In August, UAF scientist Ben Jones was hiking near Drew Point on the northern coast of Alaska. He noticed pilot Jim Webster walking toward him, while flicking a little yellow frisbee his way.
Researchers from the University of Alaska Fairbanks are mapping oil and gas seeps off Alaska’s coast to better understand hydrocarbon resources and seafloor ecosystems.
Alaska Sea Grant and the Aleutians East Borough will partner on a project to launch a pilot seaweed farm near Sand Point on the Alaska Peninsula, with a $99,800 grant from National Sea Grant, part of the National Oceanic and Atmospheric Administration.
New seafloor maps show for the first time the course of ancient ice masses. They show how they shaped essential habitat for the western Gulf of Alaska’s abundant fish, seabirds, and marine mammals.
Two rare, deep-dwelling skate species have been recorded for the first time in Alaska and British Columbia waters: the fine-spined skate and the Pacific white skate.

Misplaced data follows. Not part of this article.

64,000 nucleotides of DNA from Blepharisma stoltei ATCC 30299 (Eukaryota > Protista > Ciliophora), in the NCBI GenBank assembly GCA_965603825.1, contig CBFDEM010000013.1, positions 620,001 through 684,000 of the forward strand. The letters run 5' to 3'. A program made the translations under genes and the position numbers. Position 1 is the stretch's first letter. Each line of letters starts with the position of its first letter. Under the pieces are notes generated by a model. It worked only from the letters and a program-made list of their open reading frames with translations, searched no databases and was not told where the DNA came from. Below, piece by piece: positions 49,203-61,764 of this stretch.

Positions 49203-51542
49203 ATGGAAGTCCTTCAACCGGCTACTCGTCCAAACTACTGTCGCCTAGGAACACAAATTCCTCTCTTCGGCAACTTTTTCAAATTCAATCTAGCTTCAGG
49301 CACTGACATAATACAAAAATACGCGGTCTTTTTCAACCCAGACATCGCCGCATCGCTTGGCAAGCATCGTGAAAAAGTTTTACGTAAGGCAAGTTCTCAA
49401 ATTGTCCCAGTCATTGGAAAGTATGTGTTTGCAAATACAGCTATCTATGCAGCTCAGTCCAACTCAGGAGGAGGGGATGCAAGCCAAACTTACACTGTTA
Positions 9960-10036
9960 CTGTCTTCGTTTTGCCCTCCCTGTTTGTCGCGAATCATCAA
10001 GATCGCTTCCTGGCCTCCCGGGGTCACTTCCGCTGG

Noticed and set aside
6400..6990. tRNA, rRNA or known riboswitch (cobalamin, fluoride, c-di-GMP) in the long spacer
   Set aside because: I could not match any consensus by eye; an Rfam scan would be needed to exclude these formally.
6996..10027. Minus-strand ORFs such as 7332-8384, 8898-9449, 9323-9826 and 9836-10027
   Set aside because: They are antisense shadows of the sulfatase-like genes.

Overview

LeConte Glacier near Petersburg is the farthest-south glacier that spills into the sea on this side of the equator. Where that ice tongue dips into salty water, scientists recently measured melting much greater than predicted.
The Prince William Sound Regional Citizens’ Advisory Council has recently been working with regional partners to deploy two new weather buoys in Port Valdez.
Brittany Jones’s goal is to find out the respiration rates of five species of clams. But why should anyone care about clam breath?
A team of researchers has a plan to slow the melting of northern sea ice using a sand-like substance.
Cape Espenberg is an eyebrow of sand, driftwood, and low plants on the northeast corner of the Seward Peninsula. It is now quiet except for the swish of the wind through cottongrass and the songs of birds, but archaeologists have found a large village site there.